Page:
Peppo Nino is for sale
GLENWOOD SPRINGS – Tony Rosa’s first job at Peppo Nino was peeling potatoes as a kid, once he was big enough to sit on a pail and do it.After running the business on 702 Grand Ave. with his sister Angela for about 30 years, Rosa recently listed his family’s restaurant for sale. It’s been a family business since before Rosa was born.”All three of us kids grew up there,” he said, describing the large apartment above the restaurant where he still lives.
The place radiates character thanks to items like the miniature railroad cars on the walls full of Jim Beam – collector’s items Rosa began purchasing almost 25 years ago. A 1950s menu shows a steak cost about $4.75. In the kitchen there’s an old-style wooden refrigerator with six doors and handles, and an old butcher block; both were on the original equipment list when Rosa’s father, Joe, started the business about 60 years ago.The people behind the Italian restaurant have character of their own. In the a.m. if it’s not a busy time, Rosa can often be spotted around a table in the back. He’s smoking Marlboro Ultra Light 100s, drinking coffee, cracking jokes with longtime friends and perhaps playing some gin.”We play a lot of gin – cards,” said Jack Arbaney, a longtime friend. “And he likes to gloat when he wins.””Which is most of the time,” Rosa joked.Rosa’s not sure why he ended up enjoying and sticking with the restaurant business, other than his growing up in it. He’s helped buddies drive trucks and do roofing.”Roofing was hard work and I thought spaghetti is a lot lighter than that,” he joked.
Peppo Nino at first existed without its own name, only as part of the 702 Club, which later became the Riviera Supper Club. Peppo Nino was divided off into a separate restaurant in the 1960s. It served a lot of beer, pizza and hamburgers at the time. His dad, Joe, named the restaurant in honor of his sons. Peppo means little Joe – for Rosa’s brother – and Nino means little Anthony, Rosa said.Around that time the Riviera also became more of a restaurant rather than a nightclub. In the late 1950s, there was a walk-through connecting what is now Peppo Nino to the Riviera and its dance floor. Rosa’s father was one of the first and only guys who brought exotic dancers into town, Rosa said. Rosa and his sister Angela now own the Riviera property and lease out the business, which is what they plan to do with Peppo Nino. There’s no buyer yet and they’re unsure of what might go in. He didn’t want to announce what kind of price he was looking for.Rosa offered a simple and elegant reason for the sale: “After 30 years I’m getting a little bit tired.”That’s easy to imagine. He’s not always playing cards or drinking coffee. Rosa described work days that began preparation at 8:30 a.m. and could often end at midnight or beyond during the busy times. Rosa said he has done the cooking and Angela has run things out front. He said he hasn’t really put much thought into retirement or what he’ll do next.He’ll probably miss the place, the regulars and the friends he’s made, but won’t miss all the work. He’s seen a lot of change in Glenwood Springs.”You hate to see more traffic. You hate to see the small businesses leave,” he said. “But change – it’s going to come.”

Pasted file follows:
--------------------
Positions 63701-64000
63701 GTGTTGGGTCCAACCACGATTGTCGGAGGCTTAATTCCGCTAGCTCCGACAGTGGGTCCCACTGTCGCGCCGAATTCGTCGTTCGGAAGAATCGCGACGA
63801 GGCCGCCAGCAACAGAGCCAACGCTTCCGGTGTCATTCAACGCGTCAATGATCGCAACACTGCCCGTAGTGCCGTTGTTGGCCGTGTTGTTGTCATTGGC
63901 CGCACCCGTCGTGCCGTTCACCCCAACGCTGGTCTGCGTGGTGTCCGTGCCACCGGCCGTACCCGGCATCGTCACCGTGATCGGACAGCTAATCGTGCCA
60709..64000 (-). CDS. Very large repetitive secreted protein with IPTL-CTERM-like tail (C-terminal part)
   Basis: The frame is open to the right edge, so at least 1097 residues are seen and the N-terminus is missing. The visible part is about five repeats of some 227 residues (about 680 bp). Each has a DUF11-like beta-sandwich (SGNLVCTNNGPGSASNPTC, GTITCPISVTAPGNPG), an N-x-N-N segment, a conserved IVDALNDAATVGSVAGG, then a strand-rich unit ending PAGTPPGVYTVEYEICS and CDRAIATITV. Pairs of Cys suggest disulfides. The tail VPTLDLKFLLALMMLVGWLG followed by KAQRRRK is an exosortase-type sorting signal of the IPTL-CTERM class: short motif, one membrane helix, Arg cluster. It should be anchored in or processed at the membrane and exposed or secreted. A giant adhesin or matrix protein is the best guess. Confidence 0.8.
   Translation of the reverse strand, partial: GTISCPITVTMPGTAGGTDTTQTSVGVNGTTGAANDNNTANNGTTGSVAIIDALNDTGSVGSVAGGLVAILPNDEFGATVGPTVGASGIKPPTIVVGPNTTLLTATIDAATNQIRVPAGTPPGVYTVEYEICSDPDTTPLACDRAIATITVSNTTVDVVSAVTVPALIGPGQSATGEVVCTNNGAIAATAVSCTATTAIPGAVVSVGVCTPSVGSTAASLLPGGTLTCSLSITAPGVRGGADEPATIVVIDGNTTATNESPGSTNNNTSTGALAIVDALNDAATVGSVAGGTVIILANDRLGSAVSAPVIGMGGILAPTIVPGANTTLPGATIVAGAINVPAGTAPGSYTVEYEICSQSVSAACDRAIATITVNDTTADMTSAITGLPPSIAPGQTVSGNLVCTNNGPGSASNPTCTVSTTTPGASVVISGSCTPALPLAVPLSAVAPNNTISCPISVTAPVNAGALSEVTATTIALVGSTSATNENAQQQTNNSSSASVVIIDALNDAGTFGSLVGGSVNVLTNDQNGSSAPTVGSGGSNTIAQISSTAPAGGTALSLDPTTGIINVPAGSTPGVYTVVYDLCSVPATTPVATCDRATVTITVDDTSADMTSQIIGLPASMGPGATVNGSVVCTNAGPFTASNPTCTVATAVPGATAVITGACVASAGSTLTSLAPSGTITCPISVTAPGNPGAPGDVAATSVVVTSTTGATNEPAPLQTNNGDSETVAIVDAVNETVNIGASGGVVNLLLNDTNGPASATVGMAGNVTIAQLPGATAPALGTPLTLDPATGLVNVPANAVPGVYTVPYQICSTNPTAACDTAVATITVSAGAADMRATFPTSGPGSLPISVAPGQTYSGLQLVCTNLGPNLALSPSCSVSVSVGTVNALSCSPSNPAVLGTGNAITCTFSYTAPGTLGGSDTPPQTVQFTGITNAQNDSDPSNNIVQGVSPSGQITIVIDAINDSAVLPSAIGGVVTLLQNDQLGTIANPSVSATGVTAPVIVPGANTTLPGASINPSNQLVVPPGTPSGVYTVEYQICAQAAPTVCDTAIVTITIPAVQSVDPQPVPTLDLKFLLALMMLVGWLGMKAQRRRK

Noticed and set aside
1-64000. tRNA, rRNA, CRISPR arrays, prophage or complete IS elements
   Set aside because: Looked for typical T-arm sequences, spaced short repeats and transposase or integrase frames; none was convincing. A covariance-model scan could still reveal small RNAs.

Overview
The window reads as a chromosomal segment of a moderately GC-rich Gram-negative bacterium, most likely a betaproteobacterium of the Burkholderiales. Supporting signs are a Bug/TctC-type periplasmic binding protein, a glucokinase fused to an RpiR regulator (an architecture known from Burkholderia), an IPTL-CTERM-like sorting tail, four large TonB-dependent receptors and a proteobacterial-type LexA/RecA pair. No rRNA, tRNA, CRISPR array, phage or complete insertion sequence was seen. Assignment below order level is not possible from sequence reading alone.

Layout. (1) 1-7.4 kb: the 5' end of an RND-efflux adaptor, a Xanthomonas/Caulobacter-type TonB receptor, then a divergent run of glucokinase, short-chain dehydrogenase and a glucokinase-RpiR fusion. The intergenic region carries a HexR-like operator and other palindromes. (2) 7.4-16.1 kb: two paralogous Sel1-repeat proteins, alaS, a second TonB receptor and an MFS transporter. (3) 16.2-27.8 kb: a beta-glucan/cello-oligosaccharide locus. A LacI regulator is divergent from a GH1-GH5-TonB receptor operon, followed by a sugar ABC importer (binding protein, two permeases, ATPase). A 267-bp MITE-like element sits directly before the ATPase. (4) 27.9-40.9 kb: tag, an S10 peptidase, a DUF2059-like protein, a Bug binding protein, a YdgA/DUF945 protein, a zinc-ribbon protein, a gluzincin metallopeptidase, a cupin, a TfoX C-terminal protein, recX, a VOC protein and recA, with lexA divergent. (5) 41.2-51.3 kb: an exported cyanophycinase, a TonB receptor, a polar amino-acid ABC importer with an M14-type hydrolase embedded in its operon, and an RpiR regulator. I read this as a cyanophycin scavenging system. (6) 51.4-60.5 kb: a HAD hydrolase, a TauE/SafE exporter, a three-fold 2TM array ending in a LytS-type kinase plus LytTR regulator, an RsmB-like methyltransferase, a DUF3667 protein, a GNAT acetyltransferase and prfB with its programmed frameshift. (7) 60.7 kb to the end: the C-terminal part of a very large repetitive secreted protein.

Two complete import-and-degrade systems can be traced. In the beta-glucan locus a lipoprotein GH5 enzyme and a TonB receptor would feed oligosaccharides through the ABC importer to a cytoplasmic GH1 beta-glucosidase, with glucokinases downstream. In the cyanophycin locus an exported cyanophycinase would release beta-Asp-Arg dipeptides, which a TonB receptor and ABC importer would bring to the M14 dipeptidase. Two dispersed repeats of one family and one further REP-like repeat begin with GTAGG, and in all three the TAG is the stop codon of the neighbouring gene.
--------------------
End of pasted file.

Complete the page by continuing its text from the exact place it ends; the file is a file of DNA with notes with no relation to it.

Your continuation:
People think that when the old-timers quit, everyone will go to the big-box stores, he said, but then again, it seems there are people starting new small businesses.Arbaney said the restaurant has many regulars and it was a bit of a disappointment to hear Peppo Nino would be sold. He’ll miss the morning coffee sessions that might have to be moved elsewhere.”The price is right for the coffee here,” Arbaney said.”The coffee don’t cost anything, but the cream’s $3 a tube,” Rosa joked.Contact Pete Fowler: firstname.lastname@example.orgPost Independent, Glenwood Springs Colorado CO
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